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Conversational Language (#4), by Dennis Oliver


Conversational Language (#4):
One-Word Questions


Written language and conversational language are often
quite different. In fact, what's normal, common, and
acceptable in spoken language is often considered to be
unacceptable in written language. This is one of several
Hints on some of the differences.


One-Word Questions


In written language, questions are seldom single words,
but in conversational language, one-word questions are
common. Information ("Wh-") questions are often
reduced to single words in conversation.


A: Jim's having a party.
B: When? (When is Jim having a party?)

A: Someone left a message for you
B: Who? (Who left a message for me?)

A: Bill's girlfriend isn't speaking to him.
B: Why? (Why isn't Bill's girlfriend speaking to him?)

A: Something really nice happened yesterday.
B: What? (What really nice thing happened yesterday?)

A: There was a terrible earthquake yesterday!
B: Where? (Where was the terrible earthquake yesterday?)

A: I finally solved that difficult problem!
B: How? (How did you solve that difficult problem?)



Sometimes other words need to be added to the Wh-word
in order to make the question clearly understood.


A: You'll be expected to work late.
B: How often? (How often will I be expected to work late?)

A: One of our friends just got married.
B: Which one? (Which one of our friends just got married?)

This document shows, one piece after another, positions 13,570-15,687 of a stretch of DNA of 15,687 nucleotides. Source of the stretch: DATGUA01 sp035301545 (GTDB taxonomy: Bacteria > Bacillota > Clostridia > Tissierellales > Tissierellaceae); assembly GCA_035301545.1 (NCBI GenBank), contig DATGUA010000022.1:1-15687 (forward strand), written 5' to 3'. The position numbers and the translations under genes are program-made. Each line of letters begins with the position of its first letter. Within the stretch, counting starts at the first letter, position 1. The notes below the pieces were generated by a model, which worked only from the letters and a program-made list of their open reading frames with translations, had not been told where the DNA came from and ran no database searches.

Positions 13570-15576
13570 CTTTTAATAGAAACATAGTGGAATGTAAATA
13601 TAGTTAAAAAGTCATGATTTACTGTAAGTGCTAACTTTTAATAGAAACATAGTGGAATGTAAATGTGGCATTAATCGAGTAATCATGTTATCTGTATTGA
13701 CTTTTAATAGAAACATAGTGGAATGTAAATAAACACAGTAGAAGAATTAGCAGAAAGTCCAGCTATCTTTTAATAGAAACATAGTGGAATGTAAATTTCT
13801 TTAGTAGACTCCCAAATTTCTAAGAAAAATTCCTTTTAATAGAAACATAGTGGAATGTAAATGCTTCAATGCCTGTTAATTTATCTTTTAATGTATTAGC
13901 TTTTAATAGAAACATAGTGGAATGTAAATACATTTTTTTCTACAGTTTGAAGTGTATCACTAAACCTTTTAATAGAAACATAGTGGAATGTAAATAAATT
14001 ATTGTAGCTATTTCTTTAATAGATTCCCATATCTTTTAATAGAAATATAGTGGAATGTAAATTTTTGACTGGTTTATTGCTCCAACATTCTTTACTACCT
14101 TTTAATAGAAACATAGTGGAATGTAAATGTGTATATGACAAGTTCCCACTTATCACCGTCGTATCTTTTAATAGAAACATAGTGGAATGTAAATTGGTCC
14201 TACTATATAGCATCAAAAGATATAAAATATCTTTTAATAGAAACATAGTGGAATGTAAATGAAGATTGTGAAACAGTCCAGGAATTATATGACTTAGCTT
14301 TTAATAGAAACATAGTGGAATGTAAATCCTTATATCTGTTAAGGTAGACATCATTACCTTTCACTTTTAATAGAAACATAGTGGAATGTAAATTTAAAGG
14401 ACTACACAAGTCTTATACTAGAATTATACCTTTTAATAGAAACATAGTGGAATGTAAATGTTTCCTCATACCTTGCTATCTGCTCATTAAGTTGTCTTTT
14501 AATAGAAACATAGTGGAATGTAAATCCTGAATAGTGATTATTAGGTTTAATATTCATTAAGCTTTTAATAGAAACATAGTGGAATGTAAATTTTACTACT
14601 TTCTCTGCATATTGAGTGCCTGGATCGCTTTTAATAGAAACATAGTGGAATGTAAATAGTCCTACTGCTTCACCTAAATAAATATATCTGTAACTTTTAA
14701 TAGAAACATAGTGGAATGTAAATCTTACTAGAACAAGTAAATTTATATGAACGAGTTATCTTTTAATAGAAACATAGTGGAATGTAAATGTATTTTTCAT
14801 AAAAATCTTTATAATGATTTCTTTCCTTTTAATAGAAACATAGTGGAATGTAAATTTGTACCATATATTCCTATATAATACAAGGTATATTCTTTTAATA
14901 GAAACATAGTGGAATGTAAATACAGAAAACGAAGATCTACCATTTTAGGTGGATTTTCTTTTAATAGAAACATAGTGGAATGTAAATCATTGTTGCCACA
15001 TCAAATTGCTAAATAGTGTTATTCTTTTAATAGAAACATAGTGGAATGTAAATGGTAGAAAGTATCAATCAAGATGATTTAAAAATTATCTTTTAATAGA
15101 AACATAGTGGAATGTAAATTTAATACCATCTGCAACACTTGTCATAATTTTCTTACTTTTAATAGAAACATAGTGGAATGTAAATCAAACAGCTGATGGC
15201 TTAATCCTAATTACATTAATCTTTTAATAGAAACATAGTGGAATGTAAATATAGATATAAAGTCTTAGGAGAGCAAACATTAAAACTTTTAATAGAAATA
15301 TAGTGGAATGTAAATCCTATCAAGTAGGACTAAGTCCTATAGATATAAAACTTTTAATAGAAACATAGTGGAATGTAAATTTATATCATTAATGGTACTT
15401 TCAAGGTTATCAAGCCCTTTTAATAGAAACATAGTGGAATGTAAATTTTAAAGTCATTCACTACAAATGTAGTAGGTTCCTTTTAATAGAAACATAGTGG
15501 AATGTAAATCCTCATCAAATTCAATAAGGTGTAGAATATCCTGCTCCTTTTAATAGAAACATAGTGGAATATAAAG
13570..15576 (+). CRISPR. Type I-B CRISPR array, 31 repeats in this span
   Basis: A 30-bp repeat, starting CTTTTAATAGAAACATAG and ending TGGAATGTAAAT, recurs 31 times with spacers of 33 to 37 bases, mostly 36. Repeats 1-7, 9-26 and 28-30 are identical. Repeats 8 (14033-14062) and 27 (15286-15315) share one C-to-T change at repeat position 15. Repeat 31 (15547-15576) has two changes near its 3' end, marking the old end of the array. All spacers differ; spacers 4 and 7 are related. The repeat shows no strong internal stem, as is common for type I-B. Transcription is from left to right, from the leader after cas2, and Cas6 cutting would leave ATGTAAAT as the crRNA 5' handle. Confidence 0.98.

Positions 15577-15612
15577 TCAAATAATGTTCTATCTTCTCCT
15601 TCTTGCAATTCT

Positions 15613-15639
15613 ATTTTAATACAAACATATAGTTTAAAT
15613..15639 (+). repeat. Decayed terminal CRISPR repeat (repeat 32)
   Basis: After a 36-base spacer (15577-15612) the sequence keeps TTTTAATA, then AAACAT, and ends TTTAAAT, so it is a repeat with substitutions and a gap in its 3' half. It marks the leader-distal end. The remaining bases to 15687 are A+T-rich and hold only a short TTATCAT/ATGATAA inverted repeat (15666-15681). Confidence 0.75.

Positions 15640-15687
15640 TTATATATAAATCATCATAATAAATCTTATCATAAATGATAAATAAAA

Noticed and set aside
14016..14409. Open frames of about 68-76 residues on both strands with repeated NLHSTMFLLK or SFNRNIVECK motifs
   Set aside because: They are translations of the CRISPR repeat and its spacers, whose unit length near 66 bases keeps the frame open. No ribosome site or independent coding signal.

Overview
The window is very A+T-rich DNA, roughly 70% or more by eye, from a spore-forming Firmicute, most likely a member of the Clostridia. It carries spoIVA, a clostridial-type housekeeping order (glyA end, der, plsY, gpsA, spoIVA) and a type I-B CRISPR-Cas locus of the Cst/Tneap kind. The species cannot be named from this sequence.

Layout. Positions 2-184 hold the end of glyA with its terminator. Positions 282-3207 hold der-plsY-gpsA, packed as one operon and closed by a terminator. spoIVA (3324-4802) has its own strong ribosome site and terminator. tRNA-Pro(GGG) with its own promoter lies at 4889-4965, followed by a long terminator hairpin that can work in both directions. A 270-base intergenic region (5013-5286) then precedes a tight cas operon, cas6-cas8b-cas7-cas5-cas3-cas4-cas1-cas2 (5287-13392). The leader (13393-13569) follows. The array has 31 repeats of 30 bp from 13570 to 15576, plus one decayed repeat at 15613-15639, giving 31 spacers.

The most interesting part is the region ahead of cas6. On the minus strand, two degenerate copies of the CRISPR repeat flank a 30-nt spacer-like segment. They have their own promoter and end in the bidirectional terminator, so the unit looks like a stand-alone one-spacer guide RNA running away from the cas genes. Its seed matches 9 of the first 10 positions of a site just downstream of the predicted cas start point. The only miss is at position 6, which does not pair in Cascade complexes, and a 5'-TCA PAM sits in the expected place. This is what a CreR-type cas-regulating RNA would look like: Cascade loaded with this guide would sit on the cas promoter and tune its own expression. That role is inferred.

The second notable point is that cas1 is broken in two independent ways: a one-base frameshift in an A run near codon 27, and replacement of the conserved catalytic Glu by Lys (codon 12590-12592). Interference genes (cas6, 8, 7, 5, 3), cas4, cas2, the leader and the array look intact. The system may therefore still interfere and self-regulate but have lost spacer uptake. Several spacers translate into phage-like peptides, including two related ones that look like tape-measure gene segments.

A: Bob just bought a car.
B: What kind? (What kind of car did he buy?)

A: There were a lot of people at the concert.
B: How many? (How many people were at the concert?)



Sometimes the Wh-word is also stressed--if the question
involves getting more detail about a modifier.


A: The concert tickets were kind of expensive.
B: Howexpensive?

(Exactly how expensive were they?
Slightly expensive? Somewhat expensive?
Very expensive? Outrageously expensive?)

A: I usually get up pretty early.
B: Howearly?

(Exactly how early do you get up?
At 6:00 AM? 5:00 AM? 4:00 AM?)

A: Ibrahim took the TOEFL several times before he
got the score that he needed.

B: How many (times)?

(Exactly how many times did he take
the TOEFL before he got the score that
he needed? Three? Four? Ten?)

A: You'll need more time for tomorrow's homework.
B: How much(more time)?

(Exactly how much more time will
I need? 15 minutes? A half hour?
Several hours?)




Special Note:

One-word questions are used only when the omitted words
in the question are clearly understood--that is, when they
form a clear connection to what another person has just said.
If a conversation begins with a one-word question, the
question will not (of course) be understood.

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